Data Center

SDN with Brocade: Going Beyond OpenFlow

by lcaywood on ‎05-22-2012 05:03 AM - last edited on ‎10-28-2013 08:22 PM by bcm1 (2,063 Views)

A few days ago, Vyatta published a blog covering 5 Myths of SDN, the key one being that SDN and OpenFlow are completely synonymous. It also lightly touches on the fact that Software-Defined Networking being about networking, it has to cover more than Layer 2.


Today, we’ve chosen to be much more explicit:

  • SDN can drive new evolution at every level of the network, and across data, control and management planes. There will be a variety of protocols and approaches to be brought together to create software-defined networks.
  • We have developed roadmaps in all of these areas across our entire portfolio.



Part of today’s announcement also covered our upcoming delivery of OpenFlow capabilities at line-rate 100G. It should be completely clear that we view this as a first step in SDN-enabling our portfolio. We will prioritize the various aspects of SDN in different orders within different product lines, driven by the particular needs of the market segments that the respective product lines serve. To learn more about Brocade’s plans for all aspects of SDN, please take a look at this whitepaper.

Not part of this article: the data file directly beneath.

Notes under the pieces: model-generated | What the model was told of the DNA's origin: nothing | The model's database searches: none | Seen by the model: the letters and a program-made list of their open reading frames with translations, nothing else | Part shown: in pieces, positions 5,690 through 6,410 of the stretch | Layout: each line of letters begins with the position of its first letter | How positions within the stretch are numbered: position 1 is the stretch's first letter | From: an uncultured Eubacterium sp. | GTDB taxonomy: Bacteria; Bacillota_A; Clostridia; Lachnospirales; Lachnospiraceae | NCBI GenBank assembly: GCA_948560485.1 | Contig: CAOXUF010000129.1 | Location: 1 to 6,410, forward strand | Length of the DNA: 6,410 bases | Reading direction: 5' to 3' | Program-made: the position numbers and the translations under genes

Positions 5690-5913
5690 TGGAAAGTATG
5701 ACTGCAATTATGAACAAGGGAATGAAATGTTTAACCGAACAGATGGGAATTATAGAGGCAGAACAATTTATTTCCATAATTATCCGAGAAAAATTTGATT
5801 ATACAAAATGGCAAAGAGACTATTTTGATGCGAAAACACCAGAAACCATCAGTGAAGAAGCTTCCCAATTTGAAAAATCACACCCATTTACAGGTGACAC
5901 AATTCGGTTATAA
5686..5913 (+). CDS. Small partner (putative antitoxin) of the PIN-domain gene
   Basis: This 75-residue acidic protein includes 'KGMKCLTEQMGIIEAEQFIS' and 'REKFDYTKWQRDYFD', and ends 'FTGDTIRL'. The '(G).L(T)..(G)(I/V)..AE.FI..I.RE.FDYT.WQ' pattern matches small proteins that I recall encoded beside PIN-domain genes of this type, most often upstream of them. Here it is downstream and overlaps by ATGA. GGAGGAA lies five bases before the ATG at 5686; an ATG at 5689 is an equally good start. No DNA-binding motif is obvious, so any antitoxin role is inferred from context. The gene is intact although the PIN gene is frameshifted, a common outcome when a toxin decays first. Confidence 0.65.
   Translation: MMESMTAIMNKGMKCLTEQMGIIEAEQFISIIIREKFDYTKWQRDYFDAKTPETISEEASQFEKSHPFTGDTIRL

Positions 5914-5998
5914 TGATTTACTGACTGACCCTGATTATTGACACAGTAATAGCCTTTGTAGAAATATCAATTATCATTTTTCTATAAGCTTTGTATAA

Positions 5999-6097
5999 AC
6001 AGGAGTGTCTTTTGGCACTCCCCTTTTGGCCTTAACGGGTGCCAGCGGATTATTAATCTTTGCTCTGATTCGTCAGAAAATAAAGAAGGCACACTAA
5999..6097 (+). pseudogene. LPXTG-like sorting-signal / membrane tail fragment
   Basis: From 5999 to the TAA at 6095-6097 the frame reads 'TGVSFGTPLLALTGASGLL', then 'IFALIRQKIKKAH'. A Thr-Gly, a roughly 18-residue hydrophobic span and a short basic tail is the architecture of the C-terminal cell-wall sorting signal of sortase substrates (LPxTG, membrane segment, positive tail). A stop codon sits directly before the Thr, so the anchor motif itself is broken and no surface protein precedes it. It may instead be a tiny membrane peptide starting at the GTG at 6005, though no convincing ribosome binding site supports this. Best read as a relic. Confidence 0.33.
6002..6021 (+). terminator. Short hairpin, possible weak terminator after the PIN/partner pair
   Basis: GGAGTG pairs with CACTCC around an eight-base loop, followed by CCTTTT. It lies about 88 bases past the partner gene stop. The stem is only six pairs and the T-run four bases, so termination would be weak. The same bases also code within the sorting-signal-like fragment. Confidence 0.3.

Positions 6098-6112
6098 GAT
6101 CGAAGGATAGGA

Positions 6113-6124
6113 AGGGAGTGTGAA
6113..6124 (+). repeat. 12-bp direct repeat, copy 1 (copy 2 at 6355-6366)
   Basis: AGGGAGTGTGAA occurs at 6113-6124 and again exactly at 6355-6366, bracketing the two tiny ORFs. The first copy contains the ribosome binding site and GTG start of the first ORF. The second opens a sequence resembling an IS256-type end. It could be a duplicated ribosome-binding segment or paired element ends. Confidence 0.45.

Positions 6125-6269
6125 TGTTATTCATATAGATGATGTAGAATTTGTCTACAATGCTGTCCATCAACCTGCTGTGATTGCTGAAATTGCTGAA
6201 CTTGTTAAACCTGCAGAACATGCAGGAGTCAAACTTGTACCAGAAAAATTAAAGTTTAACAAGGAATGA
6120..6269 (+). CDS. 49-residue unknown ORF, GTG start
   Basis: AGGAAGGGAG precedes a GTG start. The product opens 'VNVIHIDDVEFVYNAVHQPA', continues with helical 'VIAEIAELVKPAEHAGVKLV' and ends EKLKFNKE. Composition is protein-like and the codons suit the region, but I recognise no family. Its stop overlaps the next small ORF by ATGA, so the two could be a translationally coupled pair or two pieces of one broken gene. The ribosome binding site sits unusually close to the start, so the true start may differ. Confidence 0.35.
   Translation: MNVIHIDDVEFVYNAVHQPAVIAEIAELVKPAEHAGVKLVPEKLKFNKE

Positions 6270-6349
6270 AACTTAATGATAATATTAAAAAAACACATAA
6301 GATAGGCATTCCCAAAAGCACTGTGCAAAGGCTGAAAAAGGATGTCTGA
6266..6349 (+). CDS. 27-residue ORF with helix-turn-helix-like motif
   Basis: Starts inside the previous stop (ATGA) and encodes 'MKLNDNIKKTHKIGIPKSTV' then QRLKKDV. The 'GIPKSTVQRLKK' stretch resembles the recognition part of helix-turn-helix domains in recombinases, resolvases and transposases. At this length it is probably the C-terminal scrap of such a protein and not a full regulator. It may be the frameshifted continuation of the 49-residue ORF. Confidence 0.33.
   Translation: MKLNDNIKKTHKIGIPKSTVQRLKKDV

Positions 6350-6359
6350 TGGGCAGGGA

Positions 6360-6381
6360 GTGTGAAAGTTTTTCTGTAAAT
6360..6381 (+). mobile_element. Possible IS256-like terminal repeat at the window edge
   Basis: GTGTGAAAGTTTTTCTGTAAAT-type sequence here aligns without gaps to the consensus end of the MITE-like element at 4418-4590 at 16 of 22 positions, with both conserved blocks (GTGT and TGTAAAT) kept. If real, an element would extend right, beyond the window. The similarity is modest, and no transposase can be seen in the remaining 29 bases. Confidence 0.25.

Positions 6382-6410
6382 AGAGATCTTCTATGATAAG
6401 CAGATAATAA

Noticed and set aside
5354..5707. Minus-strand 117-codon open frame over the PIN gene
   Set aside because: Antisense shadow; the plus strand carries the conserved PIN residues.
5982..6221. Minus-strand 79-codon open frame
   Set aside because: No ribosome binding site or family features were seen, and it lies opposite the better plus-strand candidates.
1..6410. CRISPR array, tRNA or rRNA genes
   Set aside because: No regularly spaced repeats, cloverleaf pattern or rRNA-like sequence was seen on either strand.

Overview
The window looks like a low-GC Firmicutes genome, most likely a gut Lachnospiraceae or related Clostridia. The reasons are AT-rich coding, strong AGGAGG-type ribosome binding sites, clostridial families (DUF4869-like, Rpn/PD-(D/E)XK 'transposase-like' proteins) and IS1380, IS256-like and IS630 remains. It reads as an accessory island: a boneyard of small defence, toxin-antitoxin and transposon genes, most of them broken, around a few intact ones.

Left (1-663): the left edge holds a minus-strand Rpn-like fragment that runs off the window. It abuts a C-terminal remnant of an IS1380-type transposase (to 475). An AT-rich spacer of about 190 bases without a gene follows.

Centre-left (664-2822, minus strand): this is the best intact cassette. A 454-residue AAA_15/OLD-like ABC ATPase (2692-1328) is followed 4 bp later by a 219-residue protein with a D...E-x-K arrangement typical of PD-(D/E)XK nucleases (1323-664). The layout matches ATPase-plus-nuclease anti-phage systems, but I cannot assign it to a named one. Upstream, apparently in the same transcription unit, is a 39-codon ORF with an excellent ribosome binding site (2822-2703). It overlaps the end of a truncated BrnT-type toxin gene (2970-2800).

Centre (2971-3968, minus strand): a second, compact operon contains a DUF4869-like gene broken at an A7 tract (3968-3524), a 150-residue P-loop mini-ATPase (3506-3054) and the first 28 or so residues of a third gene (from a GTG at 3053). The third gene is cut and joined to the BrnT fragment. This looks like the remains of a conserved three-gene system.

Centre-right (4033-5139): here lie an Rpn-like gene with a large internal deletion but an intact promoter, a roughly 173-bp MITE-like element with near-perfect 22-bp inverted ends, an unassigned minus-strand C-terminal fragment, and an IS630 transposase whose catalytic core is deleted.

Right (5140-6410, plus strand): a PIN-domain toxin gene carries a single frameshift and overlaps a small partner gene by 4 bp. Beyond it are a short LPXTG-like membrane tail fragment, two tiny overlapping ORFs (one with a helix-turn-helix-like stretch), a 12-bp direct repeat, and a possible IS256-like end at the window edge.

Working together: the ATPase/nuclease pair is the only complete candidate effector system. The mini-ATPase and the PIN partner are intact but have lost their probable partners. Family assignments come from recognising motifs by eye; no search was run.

One clear point of departure from the general market understanding of SDN is our inclusion of network fabrics in the discussion. This is not to say that we view fabrics as being “SDN” proper, although they could be described as “lower-case” software-defined networking. However, we do take a strong view that fabrics will be important in making SDN deployments operationally feasible. I’ve discussed this more at length in a separate post. We’ll also go into more detail about each of the other layers in future blogs.


Why are we taking this end-to-end position on SDN? Simple. We view it as the natural evolution of “lower-case sdn”—fabric architectures with any-to-any connectivity and extended control and management planes that are partially decoupled from the physical network nodes—with increased value derived from the programmability and customization available through the services and cloud management layers of the SDN stack.



We’ll be unveiling more SDN-related product announcements throughout the rest of this year. Follow this space!